Ladies and Gentlemen,
It is a great pleasure for me to see all of you here today.
This kind of meetings I consider to be of a good tradition, when one may assess the results of the previous year and envisage plans for the future.
For Ukraine, the past year has been anything but easy.
A great deal of time was invested in two important tracks – implementation of reforms and countering Russian aggression.
Allow me to start with the latter.
2015 was a year of challenges and aspirations – bigger than anything we faced in previous years.
Russian citizens, under Russian flags, with Russian weapons kept killing Ukrainians on Ukrainian soil.
The ugly story of Russia’s aggression on Ukraine was written in Volnovakha, Kramatorsk, Mariupol, and many other frontline towns – despite the ceasefire.
Written in blood.
It was the story of cruelty and betrayal.
While Russia’s one hand signed the peace documents in Minsk, the other one flooded in blood Ukrainian town of Debaltseve.
2015 also became the year when the world saw: Ukraine’s will is not to be broken.
We have overcome the military shock and curbed the aggression.
We revived our Armed Forces.
We boosted defense industry.
We have escaped from default, ensured the macro-financial stabilization and now we gradually switch to economic growth in Ukraine.
We understand that stronger we are, more robust will be our defensive response.
Thus, we succeeded to make significant progress in reforming the country.
These reforms are ranging from the establishment of completely new anti-corruption bodies to the resolute fight for the rule of law to prevail in Ukraine.
They are also ranging from deregulation and improvement of the business climate to enhancing judicial system and constitutional changes.
They are further ranging from passing of crucial legislation for energy independence of Ukraine to the introduction of a revolutionary electronic system of public procurement and the brand-new police on the streets across Ukraine.
Literally, 2015 was the year of Ukraine’s rebirth.
We were able to cope with our weaknesses and to multiply our strengths.
Ladies and Gentlemen,
There are two reasons of our success.
First – the readiness of Ukrainians to defend and to sacrifice for their country.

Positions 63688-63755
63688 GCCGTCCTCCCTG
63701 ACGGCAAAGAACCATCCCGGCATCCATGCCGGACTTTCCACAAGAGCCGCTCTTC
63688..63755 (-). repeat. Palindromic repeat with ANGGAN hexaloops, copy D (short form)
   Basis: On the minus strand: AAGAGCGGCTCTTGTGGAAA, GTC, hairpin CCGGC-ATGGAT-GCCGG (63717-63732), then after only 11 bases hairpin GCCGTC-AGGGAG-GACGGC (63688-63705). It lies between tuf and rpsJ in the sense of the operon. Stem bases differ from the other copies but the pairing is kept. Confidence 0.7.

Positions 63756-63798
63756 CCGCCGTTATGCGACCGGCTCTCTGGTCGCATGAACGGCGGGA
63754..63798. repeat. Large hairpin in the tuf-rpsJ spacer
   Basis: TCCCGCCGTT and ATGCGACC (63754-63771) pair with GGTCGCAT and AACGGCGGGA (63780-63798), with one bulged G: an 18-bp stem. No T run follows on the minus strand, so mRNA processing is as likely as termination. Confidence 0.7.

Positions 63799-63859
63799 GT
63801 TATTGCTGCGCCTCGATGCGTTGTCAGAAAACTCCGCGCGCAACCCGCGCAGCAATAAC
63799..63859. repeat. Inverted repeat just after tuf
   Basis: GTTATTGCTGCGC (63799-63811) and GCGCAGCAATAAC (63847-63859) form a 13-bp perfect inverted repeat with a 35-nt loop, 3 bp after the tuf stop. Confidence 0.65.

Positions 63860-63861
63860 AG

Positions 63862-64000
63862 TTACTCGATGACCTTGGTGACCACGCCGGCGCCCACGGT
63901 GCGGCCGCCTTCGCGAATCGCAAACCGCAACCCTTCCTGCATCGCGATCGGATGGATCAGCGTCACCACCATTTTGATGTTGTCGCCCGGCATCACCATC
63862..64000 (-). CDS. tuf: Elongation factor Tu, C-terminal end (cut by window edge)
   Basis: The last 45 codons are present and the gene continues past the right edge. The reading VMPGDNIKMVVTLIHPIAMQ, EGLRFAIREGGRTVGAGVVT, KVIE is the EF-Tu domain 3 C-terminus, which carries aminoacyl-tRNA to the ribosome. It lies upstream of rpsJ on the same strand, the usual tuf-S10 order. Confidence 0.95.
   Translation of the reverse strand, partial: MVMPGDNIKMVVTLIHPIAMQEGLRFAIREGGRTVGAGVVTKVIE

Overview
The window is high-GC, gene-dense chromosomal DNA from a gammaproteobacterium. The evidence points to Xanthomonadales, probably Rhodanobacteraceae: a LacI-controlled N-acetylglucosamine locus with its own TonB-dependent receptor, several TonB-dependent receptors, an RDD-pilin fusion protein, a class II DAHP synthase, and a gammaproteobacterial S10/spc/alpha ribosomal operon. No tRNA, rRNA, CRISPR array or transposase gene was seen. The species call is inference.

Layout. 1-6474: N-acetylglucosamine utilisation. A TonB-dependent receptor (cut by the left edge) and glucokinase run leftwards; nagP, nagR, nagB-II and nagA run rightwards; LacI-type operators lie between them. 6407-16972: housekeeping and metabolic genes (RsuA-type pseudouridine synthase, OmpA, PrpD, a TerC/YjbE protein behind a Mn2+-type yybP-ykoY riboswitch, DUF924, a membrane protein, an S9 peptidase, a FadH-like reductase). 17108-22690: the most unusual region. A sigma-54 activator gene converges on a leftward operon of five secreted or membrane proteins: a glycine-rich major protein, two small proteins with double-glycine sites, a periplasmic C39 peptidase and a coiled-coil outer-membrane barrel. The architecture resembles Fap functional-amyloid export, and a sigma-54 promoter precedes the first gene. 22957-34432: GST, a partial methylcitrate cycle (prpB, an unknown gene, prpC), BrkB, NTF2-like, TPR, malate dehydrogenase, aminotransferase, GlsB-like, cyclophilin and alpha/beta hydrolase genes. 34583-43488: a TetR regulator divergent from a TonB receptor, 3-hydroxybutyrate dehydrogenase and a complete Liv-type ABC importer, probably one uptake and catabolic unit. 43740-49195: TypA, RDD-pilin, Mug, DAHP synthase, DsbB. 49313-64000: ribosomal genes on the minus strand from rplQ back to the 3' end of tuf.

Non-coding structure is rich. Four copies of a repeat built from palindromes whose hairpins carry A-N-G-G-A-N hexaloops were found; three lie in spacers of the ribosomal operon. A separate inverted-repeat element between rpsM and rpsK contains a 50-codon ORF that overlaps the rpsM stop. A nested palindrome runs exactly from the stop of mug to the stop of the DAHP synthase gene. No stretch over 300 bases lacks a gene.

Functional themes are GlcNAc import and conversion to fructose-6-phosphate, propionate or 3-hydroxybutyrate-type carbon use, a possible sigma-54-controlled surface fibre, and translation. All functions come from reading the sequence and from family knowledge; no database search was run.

Second – the support from many people worldwide.
This solidarity meant more than thousands words.
It was more powerful than blackmail via gas and trade.
It was more convincing than blatant propaganda.
I would like to express my gratitude to all leaders that have extended their friendly hand to Ukraine.
Archimedes said once: give me a place to stand – and I will move the Earth.
Ukraine is “the place to stand”- if we care about the region, about Europe and about the Earth.
It’s the place to stand, if we take freedom and democracy seriously.
It’s the place to stand if we want to restore international peace and justice worldwide.
We should make sure that our pursuit of peace and justice does not surrender to force or intimidation, and is not compromised for ‘economic pragmatism’.
Ladies and Gentlemen,
2016 will be decisive for Ukraine and (probably) for the world.
Russia’s military aggression against my country, the conflict in Syria, the ongoing migration crisis in Europe, growing terrorism threats and impending economic crisis are to be tackled.
Our key goal in 2016 is clear – to bring peace back to Ukraine and justice back to the international order.
Ukraine will continue bona fide implementation of the Minsk agreements.
We will do it despite the fact that the other side keeps violating its obligations.
We believe that there is no alternative to a political solution.
Yet, it is necessary to apply efficient international instruments to sustain the diplomatic track.
Let’s be honest – without the global pressure Russia wouldn’t be stopped.
Pressure must be maintained till Moscow ultimately buries the hatchet and starts respecting the sovereignty of its neighbors.
Yet, sanctions alone will take far too long to reach their objective.
That is why it is crucial to couple them with wide and efficient international presence in Donbas to help implement the Minsk peace plan as soon as possible.
This must be done if we seek to prevent yet another Russia-made protracted conflict and bring peace back to Donbas.
Our formula of peaceful settlement is simple: withdrawal of Russian troops from Ukraine’s territory, holding local elections in Donbas in accordance with Ukrainian legislation and OSCE standards, and reinstatement of Ukraine’s full control over the border with Russia.
In the same vein, it is vital not to put the Crimean issue on the back burner and to launch an international mechanism for de-occupation of the peninsula.
It will be a first step towards reviving the Helsinki spirit of cooperation in the OSCE area.